I understand that system vlan allows traffic flowing for those vlan even if VSM is not reachable, and system vlan should NOT be normal virtual machine traffic vlan. In my deployment of a normal vSphere environment with N1kv, I am setting these vlans as system vlan: ESXi Mgmt, N1kv mgmt, control & packet, VMotion, IP Storage.
I am setting those vlans as system vlan on both uplink port profiles and indivdual port profiles for each of the VLAN. Correct me if this is wrong.
what else should be system vlan, or what of those should NOT be system vlan? VMotion vlan? what are the cons for specifying all vlans as system vlan? Isn't it better because even if VSM is down for any reason, VEMs will still forward traffic for all VMs?
When you specify a VLAN to be system vlan it will ALWAYS be forwarded. This pretty much circumvents a profile "checking-in" with the VSM before forwarding traffic for VMs assigned to it.
The reason why your Mgmt VLAN is normally a system vlan will ensure you always have access. If you have a VM assigned to a VLAN that was a system vlan you're circumventing all programming & security that you may want to apply to that VM. Let's say for example you define QoS, ACLs and other security settings on your VMs port profile - they will not get enforced on your VM should you reboot a VEM host, and the VSM is not reachable. Since your VLAN is a system VLAN it will have open access to forward any/all traffic when you might not want that.
Comes down to enforcing settings & security on Port Profiles, vs. ensuring access to system interfaces for managing tasks.
Your understanding of system VLANs is not fully accurate. All VLANs will remain forwarding in the event your VSM is not reachable. Each VEM module will continue to pass both system and non-system vlan traffic if the VSM goes offline. EACH VEM will keep its current programming, but will not accept any changes until the VSM is back online. System VLANs behave differently in that they will always remain in a forwarding state. Systems VLANs will forward traffic even before a VEM is programmed by the VSM. This is why certain system profiles require them - ie. Control/Packet etc. These VLANs need to be forwarding IN ORDER for the VEM to talk to the VSM.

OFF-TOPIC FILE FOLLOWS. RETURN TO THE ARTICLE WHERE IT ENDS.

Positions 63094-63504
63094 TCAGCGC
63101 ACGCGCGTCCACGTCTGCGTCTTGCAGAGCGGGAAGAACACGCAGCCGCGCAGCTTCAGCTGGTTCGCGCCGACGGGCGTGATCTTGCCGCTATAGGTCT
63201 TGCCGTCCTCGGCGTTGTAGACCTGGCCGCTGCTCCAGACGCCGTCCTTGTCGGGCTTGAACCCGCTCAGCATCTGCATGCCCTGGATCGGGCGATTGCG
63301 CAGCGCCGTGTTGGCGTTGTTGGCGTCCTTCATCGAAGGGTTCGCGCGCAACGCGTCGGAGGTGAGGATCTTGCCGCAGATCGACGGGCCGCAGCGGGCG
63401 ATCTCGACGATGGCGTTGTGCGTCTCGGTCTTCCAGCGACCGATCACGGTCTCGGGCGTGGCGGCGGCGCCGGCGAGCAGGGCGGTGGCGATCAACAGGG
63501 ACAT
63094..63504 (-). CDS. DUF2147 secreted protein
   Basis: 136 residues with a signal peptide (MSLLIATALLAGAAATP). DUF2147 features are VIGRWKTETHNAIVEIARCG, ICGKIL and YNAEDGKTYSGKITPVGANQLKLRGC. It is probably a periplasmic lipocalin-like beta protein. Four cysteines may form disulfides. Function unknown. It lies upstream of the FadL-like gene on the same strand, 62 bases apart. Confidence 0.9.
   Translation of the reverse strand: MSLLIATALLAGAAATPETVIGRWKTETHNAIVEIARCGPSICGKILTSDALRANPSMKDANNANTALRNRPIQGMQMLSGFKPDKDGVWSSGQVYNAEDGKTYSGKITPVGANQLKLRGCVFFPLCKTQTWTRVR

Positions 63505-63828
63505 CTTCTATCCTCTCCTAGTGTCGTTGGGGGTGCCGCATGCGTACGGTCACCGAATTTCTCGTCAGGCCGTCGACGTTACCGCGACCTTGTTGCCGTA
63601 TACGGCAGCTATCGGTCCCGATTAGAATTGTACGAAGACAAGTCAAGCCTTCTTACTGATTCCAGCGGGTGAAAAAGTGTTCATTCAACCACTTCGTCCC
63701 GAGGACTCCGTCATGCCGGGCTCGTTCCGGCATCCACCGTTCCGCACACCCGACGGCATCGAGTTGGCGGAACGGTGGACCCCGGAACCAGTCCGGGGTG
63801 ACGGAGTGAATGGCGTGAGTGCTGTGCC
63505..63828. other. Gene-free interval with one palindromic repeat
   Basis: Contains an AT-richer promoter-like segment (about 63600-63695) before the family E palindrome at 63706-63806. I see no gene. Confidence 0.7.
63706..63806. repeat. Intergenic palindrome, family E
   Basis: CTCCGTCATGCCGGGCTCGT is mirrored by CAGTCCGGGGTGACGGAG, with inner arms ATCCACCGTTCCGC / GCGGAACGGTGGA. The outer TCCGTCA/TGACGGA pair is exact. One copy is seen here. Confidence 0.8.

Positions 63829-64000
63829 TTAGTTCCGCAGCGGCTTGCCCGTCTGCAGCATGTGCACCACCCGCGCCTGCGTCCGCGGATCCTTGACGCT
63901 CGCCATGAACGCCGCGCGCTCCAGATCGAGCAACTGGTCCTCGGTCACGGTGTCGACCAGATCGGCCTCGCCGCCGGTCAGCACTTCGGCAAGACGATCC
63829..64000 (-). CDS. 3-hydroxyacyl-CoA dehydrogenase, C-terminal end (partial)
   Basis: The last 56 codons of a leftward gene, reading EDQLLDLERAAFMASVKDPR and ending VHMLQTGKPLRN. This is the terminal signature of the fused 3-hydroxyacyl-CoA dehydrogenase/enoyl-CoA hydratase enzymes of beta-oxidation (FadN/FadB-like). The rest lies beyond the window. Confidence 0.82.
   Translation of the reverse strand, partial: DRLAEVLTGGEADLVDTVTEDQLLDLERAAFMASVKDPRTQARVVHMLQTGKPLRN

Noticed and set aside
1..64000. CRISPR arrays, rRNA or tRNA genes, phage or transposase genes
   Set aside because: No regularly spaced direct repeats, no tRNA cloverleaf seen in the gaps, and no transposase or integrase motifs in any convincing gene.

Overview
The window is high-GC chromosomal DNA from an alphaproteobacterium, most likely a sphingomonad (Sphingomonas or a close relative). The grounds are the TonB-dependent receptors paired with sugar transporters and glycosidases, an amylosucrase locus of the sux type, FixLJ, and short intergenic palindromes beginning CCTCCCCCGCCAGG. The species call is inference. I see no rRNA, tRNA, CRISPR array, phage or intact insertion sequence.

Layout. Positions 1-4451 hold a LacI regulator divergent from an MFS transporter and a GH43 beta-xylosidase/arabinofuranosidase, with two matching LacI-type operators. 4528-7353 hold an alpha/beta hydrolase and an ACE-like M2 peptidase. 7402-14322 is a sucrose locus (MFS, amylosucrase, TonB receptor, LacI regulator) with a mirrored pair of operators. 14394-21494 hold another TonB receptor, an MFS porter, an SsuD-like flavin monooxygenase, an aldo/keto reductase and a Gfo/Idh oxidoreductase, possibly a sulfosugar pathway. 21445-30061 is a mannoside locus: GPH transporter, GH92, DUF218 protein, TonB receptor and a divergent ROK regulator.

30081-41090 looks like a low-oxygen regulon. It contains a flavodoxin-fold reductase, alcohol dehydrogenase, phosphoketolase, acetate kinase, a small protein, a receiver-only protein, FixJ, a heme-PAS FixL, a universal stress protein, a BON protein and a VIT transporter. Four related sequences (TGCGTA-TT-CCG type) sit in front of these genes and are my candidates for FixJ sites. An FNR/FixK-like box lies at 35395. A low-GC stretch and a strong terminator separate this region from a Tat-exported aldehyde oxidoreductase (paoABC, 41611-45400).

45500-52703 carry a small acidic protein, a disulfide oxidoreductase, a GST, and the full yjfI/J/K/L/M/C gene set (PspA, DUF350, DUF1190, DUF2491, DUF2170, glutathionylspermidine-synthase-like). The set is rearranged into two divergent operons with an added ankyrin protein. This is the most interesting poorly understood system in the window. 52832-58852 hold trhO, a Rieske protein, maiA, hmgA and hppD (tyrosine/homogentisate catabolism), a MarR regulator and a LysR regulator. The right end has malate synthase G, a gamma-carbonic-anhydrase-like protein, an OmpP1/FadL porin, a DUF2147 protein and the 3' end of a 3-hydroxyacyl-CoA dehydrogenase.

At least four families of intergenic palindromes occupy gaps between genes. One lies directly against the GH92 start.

As for your list of "what should be system vlans" - remove VMotion. There's no reason your VMotion network would need to be defined as a system VLAN. All others are correct.
Also remember you can ONLY define a VLAN on one uplink port profile. So if you're using one uplink for "system" type traffic and another for "VM Data" type traffic, you would only have any single VLAN "allowed" on one uplink - not both. Allowing them on both will cause issues. The only case you need to keep in mind is that for a "system vlan" to be applied, it must be defined on both the vEthernet Port profile and an Uplink Port Profile.
Let's say my Service Console uses VLAN 10, and my VMs also use VLAN 10 for their data traffic. (Bad design, but just to illustrate a point).
Having to define the system VLAN in "two places" would allow you to treat ONLY your "Service Console" traffic as a system traffic, and still enforce programming/security for your "VLAN Data" traffic. Following a reboot, you Service Console traffic would flow immediately, but your VM Data would not until the VEM had pulled programming from the VSM.
port-profile type vethernet dvs_ServiceConsole
switchport mode access
switchport access vlan 10
system vlan 10 <== Defined as System VLAN
port-profile type vethernet dvs_VM_Data_VLAN10
switchport mode access
switchport access vlan 10 <== No System VLAN
port-profile type ethernet system-uplink
switchport mode trunk
switchport trunk allowed vlan 10,3001-3002
channel-group auto mode active
system vlan 10,3001-3002 <== System VLAN 10 Defined
Hope this clears up your understanding.